MR. CAMPBELL: I'd like to particularly thank Rich and Bob Manning (ph) for really pressing us to get out of sort of a traditional responding with only specific military capabilities, a recognition that really American presence, prestige and engagement rests on a much more comprehensive assessment of American power and strategy, and I hope this report reflects that going forward.
I do want to say just a word about the U.S.-China relationship. I've worked a little bit on that. Ambassador Huntsman has as well. I personally actually have quite a lot of confidence in the ability of the United States to work through problems together, and I think this is a matter of time and energy and focusing on the right agenda items as much as anything else. And I would say that in the past, Rich talked about this attempt to establish a new great power relationship, and that was preceded by constructive strategic partnership and the like.
I don't have any, you know, necessary problems with those overall approaches, but I would say it is often the case that those frameworks create more questions than reassurance, both in each capital and as importantly among the surrounding neighbors and friends. My own personal experience – and I'd very much at some point like to hear Ambassador Huntsman on this – I think the most important agenda, task before the United States and China in the current environment is to actually work together constructively on concrete cooperation. And it's – we've spent too much time on these ephemeral concepts and not nearly enough time on the concrete work of building habits of cooperation in military arenas across the board in our aid and our diplomatic assistance. I will tell you, I worked very hard with Chinese friends over five or six years and previously to that in the Pentagon. There is a remarkable amount of hesitation in being seen to work with the United States. Some of that is bureaucratic issues. Some of it's distrust. I completely agree with what Rich said. The level of distrust is extremely high in China about the United States. That has to be overcome.
But it is also more fundamental, I think. And one of the things that has to be apparent in the American strategy is a set of very clear determined efforts to actually build this cooperation and make it difficult to have that be blunted or ignored or pushed aside.
MR. PAVEL: A follow-up to that last point which I think is very important, one of the variables that seems to be changing is President Xi seems to be consolidating power rather quickly in terms of how long he's been in his positions (ph). As that continues to happen, do you see the chances for us engaging and interlocking (ph) China in this sort of set of frameworks? Do you see that increasingly potentially or –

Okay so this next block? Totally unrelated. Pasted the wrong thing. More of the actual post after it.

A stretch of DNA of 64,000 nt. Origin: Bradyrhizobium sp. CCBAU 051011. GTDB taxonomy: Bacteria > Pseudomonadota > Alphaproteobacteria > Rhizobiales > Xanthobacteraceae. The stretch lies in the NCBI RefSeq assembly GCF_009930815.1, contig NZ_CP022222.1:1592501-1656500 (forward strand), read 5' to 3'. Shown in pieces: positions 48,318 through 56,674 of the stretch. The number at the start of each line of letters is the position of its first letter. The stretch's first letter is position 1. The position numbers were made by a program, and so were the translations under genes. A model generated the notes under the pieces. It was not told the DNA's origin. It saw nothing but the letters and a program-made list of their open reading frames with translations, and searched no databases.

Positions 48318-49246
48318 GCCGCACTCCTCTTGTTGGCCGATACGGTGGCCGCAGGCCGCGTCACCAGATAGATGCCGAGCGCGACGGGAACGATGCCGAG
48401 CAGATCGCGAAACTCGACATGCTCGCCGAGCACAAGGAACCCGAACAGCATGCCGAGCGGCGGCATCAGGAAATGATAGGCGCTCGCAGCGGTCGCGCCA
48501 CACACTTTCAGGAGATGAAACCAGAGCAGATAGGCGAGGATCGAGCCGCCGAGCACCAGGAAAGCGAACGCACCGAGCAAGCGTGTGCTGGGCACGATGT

MR. CAMPBELL: It's a great question. I'd also want to hear what Rich has to say.
I would say, honestly, to be very honest, anyone who tells you a certain answer on this doesn't know what they're talking about. I think at a fundamental level, the jury is still out. And we are at a very early period of trying to understand how to work with President Xi and his administration. We know a few things. One is comprehensively, we are no longer working fundamentally with a – with a combined group leadership. We are dealing with a man, a leader who's consolidated power more rapidly, and in his own hands, probably than any other leader in China's recent history, number one.
Number two, as importantly, he has brought decision-making on foreign policy and national security very close to him, and so many of the interlocutors that we normally deal with are sometimes outside of the sphere and circle of advice and engagement, and so – and they have taken steps to make it difficult to penetrate and understand the circle of advisers around him in – (inaudible). That is the second.
Third, it does appear that his fundamental goals to date have to do with domestic performance. He's involved in an absolutely profound set of challenges domestically that are basically about trying to create a new model of growth to replace the one that China has followed for the last 30 years, which is essentially about export-led growth, and that is a very difficult siren song to resist. And I think one of the things that we're going to see in the coming weeks is this battle inside the Chinese government between those that are arguing that we need an immediate stimulus because of concerns about flagging growth and those that are saying no, no, this is going to be painful but we must stay the course on reform. That is a very fierce debate that is playing out, and that is his primary focus.